Each/Other at the Denver Art Museum spotlights a large-scale collaboration between Marie Watt and Cannupa Hanska Luger, artists long invested in community-sourced artmaking.
Each/Other: Marie Watt and Cannupa Hanska Luger
May 23–August 22, 2021
Denver Art Museum
Even though prominent Indigenous artists Marie Watt and Cannupa Hanska Luger are the headliners of Each/Other at the Denver Art Museum, it’s really the hundreds of collaborators from across the United States, Canada, Europe, Australia, and Japan who merit equal attention. Their contributions of time, work, creativity, and emotional connection—in amounts large and small—shine through in several of the large-scale mixed-media works.
For Watt (Seneca, Scottish, German) and Luger (Mandan, Hidatsa, Arikara, Lakota, European), it’s an approach to art-making that’s intentionally dependent on community outreach and shared creation, or ensuring that “art is a verb,” as they phrase it. The credo is wonderfully manifested in the work from which the show takes its title: Each/Other is a nine-foot-high structure in the shape of a she-wolf, blanketed with embroidered bandanas of many colors. The bandanas came to the artists by the hundreds, sent from a cross-section of people of various ages and ethnicities.
The exhibition as a whole consists of twenty-six mixed-media sculptures, wall hangings, and large-scale installations. The title work is tucked in a corner but commands attention whether viewed from a distance or up-close—the she-wolf’s glowing ceramic eyes notwithstanding.
Viewers are easily drawn to the individual bandanas, which are unique to their creators by way of texts and decorations. Altogether they reinforce the idea that whoever designed a particular bandana was passionate about art as not only a creative outlet but also a kind of activism, a bearer of messages.
Love, kindness, equality, and respect for the earth are common themes. Messages here and there are in Native languages. For instance, above the eyes is a bandana embroidered with “Hózhó,” the Navajo expression for beauty and harmony. Lower down, a red bandana displays “MMIW,” calling attention to missing and murdered Indigenous women. A white bandana with pink stitching proclaims “Dismantle All Colonial Systems Now.” Some messages reference the pandemic, as in “I Miss Your Embrace.” The wolf imagery is important, too, as it reflects the idea of kinship with animals inherent in Indigenous beliefs.
Inviting such large-scale collaboration means capitalizing on social media’s power to spread the word. Both Watt and Luger have large online followings, and the artists together made a short instructional video that garnered thousands of views on Instagram and Facebook.
Many of the bandanas were coordinated through Sttlmnt: An Indigenous Digital World Wide Occupation, conceived in Plymouth, England and originally developed as a month-long Indigenous encampment that pivoted to a virtual format due to COVID-19 considerations. Also contributing several handkerchiefs were students from the Harvard Graduate School of Design and—as the Denver Art Museum began organizing the show—local residents attending sewing circles. The pandemic forced many participants into Zoom meetings, but that didn’t stop conversations from flowing. It also led to families in isolation creating decorated handkerchiefs together.
Much of the coordination of gathering the completed bandanas, creating a steel armature for the she-wolf, and sewing pieces into a “pelt” took place at Camp Colton in Oregon, an affiliate of Stelo Arts & Culture Foundation in Portland. Luger was an artist-in-residence there in 2019 and 2020, and Watt is Portland-based, making it easier for the two artists to collaborate in the same space.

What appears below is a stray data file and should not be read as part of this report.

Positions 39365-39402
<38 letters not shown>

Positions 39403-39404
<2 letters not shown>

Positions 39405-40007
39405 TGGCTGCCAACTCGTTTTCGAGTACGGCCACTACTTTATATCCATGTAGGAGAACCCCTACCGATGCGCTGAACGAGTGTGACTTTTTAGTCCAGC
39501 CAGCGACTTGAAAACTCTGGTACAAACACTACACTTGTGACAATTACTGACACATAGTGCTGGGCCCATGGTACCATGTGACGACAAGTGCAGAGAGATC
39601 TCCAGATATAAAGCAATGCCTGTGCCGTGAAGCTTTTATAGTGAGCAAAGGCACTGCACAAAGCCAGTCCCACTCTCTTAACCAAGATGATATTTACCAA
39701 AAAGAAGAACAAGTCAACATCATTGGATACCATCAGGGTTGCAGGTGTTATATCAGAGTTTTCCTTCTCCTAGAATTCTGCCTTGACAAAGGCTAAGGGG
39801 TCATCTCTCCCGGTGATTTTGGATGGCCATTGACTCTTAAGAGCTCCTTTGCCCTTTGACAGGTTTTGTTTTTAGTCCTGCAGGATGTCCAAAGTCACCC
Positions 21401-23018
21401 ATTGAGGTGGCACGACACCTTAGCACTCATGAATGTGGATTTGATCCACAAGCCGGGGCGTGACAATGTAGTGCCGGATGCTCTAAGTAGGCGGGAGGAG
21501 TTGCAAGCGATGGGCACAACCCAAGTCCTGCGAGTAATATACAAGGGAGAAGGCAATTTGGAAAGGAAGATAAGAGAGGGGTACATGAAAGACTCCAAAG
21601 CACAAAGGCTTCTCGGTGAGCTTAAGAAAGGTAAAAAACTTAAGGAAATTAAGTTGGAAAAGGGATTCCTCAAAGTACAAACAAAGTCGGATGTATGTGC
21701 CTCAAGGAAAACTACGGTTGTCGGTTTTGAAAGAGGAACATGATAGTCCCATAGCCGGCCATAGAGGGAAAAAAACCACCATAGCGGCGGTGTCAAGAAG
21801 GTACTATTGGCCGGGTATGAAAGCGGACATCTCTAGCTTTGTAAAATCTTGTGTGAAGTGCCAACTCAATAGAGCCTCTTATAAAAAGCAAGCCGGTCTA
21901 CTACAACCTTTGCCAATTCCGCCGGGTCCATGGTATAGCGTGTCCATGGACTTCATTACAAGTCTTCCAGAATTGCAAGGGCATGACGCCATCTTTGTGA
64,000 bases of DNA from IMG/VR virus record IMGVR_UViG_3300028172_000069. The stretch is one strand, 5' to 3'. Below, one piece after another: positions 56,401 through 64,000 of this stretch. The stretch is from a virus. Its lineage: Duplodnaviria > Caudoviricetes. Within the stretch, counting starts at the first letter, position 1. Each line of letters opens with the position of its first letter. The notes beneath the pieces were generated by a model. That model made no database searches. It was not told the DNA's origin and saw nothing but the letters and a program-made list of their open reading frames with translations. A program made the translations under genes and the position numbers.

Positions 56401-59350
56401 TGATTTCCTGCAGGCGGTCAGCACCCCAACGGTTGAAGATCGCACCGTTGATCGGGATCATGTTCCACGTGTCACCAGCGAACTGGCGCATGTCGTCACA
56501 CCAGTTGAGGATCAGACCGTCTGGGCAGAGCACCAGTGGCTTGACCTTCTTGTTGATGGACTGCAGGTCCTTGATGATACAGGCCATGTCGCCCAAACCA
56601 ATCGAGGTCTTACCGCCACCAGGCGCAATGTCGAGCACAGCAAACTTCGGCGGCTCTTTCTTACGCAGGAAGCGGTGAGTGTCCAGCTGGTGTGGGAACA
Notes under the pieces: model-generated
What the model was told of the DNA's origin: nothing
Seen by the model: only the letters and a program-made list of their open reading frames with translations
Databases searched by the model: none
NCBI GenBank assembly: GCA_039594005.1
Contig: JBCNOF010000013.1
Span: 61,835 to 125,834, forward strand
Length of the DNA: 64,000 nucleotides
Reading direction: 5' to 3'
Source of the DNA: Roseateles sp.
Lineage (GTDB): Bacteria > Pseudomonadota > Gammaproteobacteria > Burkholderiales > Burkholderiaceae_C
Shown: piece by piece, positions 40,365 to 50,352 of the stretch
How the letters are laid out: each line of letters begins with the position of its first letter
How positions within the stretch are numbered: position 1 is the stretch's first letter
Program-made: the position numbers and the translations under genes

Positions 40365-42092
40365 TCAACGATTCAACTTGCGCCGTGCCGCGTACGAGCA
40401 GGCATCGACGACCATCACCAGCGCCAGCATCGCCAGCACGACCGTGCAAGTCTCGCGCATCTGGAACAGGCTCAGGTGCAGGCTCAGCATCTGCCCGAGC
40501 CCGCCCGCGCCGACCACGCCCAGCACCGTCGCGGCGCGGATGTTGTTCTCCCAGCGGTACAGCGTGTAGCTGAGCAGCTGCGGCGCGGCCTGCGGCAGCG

Interestingly, almost all of the approximately 800 bandanas are documented individually in photos as part of a forty-minute video on display next to Each/Other.
Radiating out from the she-wolf’s corner are several works each from Watt and Luger, representing several years of their own projects based on community collaboration. This is the first exhibition to feature their work together. Luger, for instance, is well-known for the Mirror Shield Project (2016) surrounding the Dakota Access Pipeline. Here, viewers will find several of the mirror shields created by community members as well as a video documenting the day of mass protest.
Another stand-out social collaboration is Every One (2018), a re-creation of a 2016 photograph calling attention to the murders and disappearances of Indigenous women and LGBTQ people in the U.S. and Canada. Strings of more than 4,000 ceramic beads—made by community members and sent to Luger—make up the monumental piece.
One of the most commanding artworks by Watt is Blanket Stories, a stack several feet high of donated blankets, neatly folded and bearing hand-written tags sharing the significance of the blanket in the owner’s life. Also on display is Butterfly (2015), which Watt created with the help of sewing circles while an artist-in-residence at DAM. Featuring reclaimed wool blankets and tin jingles, it evokes the sights and sounds of powwow dancers.
Colorful enlarged text blocks on gallery walls get to the heart of why community participation matters and why it’s a necessary counterpart to the frequent perception of elitism in the art world. One text is especially telling, when Watt and Luger state, “You are now an accomplice. You are now a collaborator. You are now invested. That creates an empathy path, a way for us to embrace one another.”
After spending time with the exhibition, art makers and viewers alike are compelled to feel connected to each other despite different life experiences, maybe even to heal broken bonds, and to know it’s possible to create something larger than ourselves.
Each/Other: Marie Watt and Cannupa Hanska Luger continues through August 22, 2021 at the Denver Art Museum, 100 W 14th Avenue Parkway.